Pardon the Intrusion #29: Ransomware gang turns Robin Hood

Pardon the Intrusion #29: Ransomware gang turns Robin Hood

Subscribe to this bi-weekly newsletter here!

Welcome to the latest edition of Pardon The Intrusion, TNW’s bi-weekly newsletter in which we explore the wild world of security.

Mobile network operators have a wide leeway when it comes to what kinds of data they can collect when you use their service.

Despite this, Indian carrier Airtel kicked up a storm last week after it emerged that its privacy policy allowed it to collect users’ sensitive personal information, such as sexual orientation, genetic information, and political opinion, and share all of this with third-parties.

This is what was mentioned in the privacy policy:


Now here’s the problem: Most people don’t bother reading privacy policies and terms of service agreements. They are often long, complicated, and mired in obtuse legalese, as if deliberately designed to confuse users.

So by clicking “agree,” you’re consenting for your data to be traded for a service, without really understanding what exactly you’re signing up for. This also means the company has the right to collect, store, and process your data as quid pro quo for the service it offers.

Plus, it doesn’t help that India doesn’t have a comprehensive data protection law like GDPR, thereby making it easy for private companies to overstep their bounds with regards to data collection.

In response to the complaint, Airtel characterized the incident as a “clerical error”, but not before revising its privacy policy to state that it doesn’t hoover personal information relating to genetic data, religious or political beliefs, health, or sexual orientation. For now.

“The generic content of the definitions of what constitutes personal data as laid down by the IT Act are expansive, which had been inadvertently put on to our website,” the company said in a statement.

Privacy policies need to be simplified, and Apple is taking a big step to address this with its privacy label approach for third-party apps. But it’s still in its infancy and is limited to the iOS ecosystem.

Until then, make sure you take the time to read those privacy policies and terms of service agreements. Trust me, it’s worth all the hassle.

What’s trending in security?

The US, UK, Canada, Australia, New Zealand, India, and Japan make renewed calls for encryption backdoors, Microsoft and an alliance of cybersecurity companies took down TrickBot malware infratsructure, and Zoom officially gains support for end-to-end encryption in video calls.

  • Vietnamese state-sponsored hackers, aka “OceanLotus,” have been linked to a cyberespionage campaign that involved spying on dissidents for years. [BR24]
  • The US, UK, Canada, Australia, New Zealand, India, and Japan make fresh call for encryption backdoors citing “challenges to public safety, including to highly vulnerable members of our societies like sexually exploited children.” [US Department of Justice]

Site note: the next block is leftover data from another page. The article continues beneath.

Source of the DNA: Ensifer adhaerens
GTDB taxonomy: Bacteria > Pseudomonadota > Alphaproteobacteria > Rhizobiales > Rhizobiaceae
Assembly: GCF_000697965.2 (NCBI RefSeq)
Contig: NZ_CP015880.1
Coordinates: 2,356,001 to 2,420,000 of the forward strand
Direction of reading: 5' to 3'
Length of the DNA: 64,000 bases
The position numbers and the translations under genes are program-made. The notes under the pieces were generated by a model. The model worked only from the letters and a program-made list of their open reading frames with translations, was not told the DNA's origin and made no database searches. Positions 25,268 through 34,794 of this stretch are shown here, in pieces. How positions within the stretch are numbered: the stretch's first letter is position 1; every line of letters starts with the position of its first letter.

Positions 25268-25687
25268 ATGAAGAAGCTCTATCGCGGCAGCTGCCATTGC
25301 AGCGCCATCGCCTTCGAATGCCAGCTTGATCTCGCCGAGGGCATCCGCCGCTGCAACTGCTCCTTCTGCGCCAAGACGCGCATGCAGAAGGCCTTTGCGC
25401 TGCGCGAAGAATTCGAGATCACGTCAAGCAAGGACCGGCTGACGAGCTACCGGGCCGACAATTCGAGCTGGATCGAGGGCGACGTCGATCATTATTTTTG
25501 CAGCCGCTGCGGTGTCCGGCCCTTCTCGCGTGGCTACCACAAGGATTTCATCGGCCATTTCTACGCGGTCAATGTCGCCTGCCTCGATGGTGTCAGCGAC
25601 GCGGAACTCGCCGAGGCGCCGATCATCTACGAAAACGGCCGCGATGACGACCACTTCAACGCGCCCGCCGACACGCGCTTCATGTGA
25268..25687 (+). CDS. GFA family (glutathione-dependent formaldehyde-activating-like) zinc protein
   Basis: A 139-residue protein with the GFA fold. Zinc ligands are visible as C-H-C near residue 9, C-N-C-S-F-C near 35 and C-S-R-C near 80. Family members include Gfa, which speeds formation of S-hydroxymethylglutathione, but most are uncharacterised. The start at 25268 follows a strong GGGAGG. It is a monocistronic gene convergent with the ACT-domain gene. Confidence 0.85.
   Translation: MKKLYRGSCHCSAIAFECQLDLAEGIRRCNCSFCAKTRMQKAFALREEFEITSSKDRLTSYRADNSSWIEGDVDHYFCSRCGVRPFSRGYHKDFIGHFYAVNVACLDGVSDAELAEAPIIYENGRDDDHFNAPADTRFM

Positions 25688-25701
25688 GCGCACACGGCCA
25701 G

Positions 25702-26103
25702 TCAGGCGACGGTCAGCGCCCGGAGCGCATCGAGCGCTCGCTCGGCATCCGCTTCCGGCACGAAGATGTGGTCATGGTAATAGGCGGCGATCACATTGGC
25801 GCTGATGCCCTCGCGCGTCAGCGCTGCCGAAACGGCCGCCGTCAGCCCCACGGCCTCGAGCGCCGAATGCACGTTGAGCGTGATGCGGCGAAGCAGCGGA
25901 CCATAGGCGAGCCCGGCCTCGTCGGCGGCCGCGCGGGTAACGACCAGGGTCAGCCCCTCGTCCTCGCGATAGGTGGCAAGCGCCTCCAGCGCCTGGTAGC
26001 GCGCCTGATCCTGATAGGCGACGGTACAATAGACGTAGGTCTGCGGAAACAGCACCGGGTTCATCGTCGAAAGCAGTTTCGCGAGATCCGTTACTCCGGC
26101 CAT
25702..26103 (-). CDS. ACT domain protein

• The operators of “Darkside” ransomware, who have extorted millions of dollars from victims, donated $20,000 in Bitcoin to charities to “make the world a better place.” [BBC]
  • Microsoft and an alliance of cybersecurity companies disrupt 94% of TrickBot’s infrastructure, a week after orchestrating a global take down of the notorious malware. [Microsoft]

  • A Russian-speaking hacking group called “MontysThree” has been tied to a series of highly-targeted attacks directed against governmental entities, diplomats, and telecom operators for industrial espionage. [Kaspersky]
  • Zoom is officially beginning to roll out end-to-end encryption in video calls. But you will have turn it on manually. [TNW]
  • In July, French authorities took down Encrochat, an encrypted phone network used almost exclusively by criminals, by deploying malware on thousands of devices and eavesdropping on the messages exchanged between criminal suspects. But the hack is now facing a new legal challenge, including whether the messages gathered using the malware is in fact admissible as evidence. [Motherboard]
  • Google said it delivered over 33,000 alerts to its users during the first three quarters of 2020 to warn them of state-sponsored phishing attacks targeting their accounts. [Google]

  • Norway blamed Russia for carrying out a cyberattack against the Norwegian parliament in August in which attackers stole data from lawmakers’ email accounts. [Government.no]
  • Brandon Azad, a security engineer working for Google’s Project Zero hacking team who has been instrumental in uncovering a number of zero-day flaws in iOS, has joined Apple. [Motherboard]
  • The FBI and Cybersecurity and Infrastructure Security Agency (CISA) warned that cyberbaddies are chaining multiple security vulnerabilities to compromise IT networks and applications. [CISA]
  • The US government charged 6 Russian military intelligence officers for carrying out some of the “most disruptive and destructive series of computer attacks ever attributed to a single group.” [The Hacker News]
  • The last fortnight in data breaches, leaks and ransomware: Barnes & Noble, Crytek, Docsketch, Dr Lal PathLabs, and Software AG.

Data Point

As data breaches continue to become the norm, Verizon’s 2020 Data Breach Report summarized 3,950 confirmed incidents spanning across 81 countries. It found 45% of the breaches involved hacking, while errors and social engineering attacks made up 22% of the attacks. What’s more, 70% of the breaches were perpetrated by external actors, with organized crime groups behind 55% of the attacks. Troublingly, 30% involved internal actors.

That’s it. See you all in two weeks. Stay safe!

Ravie x TNW (ravie[at]thenextweb[dot]com)

Read next: The iPhone 12 Pro can measure people's height — here's how